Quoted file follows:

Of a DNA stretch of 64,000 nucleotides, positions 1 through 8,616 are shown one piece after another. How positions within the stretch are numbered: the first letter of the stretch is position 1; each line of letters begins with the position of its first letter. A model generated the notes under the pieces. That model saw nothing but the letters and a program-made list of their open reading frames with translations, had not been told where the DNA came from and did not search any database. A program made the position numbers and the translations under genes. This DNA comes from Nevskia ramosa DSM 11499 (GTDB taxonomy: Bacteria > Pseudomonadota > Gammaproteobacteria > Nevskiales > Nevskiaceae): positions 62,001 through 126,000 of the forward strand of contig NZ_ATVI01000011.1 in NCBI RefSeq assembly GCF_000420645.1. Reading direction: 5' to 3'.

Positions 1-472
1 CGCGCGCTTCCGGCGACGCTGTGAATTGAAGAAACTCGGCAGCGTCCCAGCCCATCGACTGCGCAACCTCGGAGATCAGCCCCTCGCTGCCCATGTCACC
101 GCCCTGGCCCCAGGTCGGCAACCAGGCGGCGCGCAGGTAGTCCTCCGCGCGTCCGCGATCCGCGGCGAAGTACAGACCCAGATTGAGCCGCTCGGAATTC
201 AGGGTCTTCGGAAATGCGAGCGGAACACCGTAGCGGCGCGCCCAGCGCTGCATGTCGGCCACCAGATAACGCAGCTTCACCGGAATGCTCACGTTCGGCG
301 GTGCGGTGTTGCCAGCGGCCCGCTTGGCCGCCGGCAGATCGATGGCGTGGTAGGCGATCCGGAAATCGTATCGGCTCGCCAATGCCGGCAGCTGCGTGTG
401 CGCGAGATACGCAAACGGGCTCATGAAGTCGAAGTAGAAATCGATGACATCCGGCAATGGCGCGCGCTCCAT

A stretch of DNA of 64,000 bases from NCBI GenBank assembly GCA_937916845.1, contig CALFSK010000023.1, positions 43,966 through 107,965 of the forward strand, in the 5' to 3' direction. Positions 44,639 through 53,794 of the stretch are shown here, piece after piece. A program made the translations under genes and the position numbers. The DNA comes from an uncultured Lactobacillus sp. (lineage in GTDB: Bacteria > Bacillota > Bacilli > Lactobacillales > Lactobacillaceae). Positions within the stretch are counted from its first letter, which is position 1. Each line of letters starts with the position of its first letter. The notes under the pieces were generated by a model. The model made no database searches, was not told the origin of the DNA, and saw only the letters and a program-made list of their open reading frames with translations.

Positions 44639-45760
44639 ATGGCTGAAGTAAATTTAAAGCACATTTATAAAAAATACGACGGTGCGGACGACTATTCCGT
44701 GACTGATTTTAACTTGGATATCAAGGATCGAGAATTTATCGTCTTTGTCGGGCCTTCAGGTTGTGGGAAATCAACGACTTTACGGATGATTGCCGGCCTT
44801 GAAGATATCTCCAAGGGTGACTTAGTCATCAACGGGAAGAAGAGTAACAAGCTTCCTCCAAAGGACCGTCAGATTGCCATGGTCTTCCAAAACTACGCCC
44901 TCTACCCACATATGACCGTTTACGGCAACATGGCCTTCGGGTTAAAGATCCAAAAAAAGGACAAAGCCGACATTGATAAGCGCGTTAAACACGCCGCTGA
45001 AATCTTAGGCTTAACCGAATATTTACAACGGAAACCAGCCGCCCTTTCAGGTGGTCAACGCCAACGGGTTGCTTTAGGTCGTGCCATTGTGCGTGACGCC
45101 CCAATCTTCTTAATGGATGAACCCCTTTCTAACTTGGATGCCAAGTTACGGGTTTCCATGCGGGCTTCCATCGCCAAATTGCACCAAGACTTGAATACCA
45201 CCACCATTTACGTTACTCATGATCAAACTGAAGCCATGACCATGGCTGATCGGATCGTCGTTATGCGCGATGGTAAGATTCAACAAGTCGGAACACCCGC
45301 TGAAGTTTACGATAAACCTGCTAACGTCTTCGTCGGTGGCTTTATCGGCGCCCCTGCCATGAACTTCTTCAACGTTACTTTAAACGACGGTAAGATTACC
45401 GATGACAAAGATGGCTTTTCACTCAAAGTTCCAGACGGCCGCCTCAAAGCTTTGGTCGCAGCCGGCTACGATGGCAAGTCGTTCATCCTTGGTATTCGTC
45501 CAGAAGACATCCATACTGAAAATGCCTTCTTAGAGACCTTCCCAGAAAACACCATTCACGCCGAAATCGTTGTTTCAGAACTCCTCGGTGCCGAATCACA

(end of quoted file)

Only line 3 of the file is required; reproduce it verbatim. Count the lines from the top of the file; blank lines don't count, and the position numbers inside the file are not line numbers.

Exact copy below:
1 CGCGCGCTTCCGGCGACGCTGTGAATTGAAGAAACTCGGCAGCGTCCCAGCCCATCGACTGCGCAACCTCGGAGATCAGCCCCTCGCTGCCCATGTCACC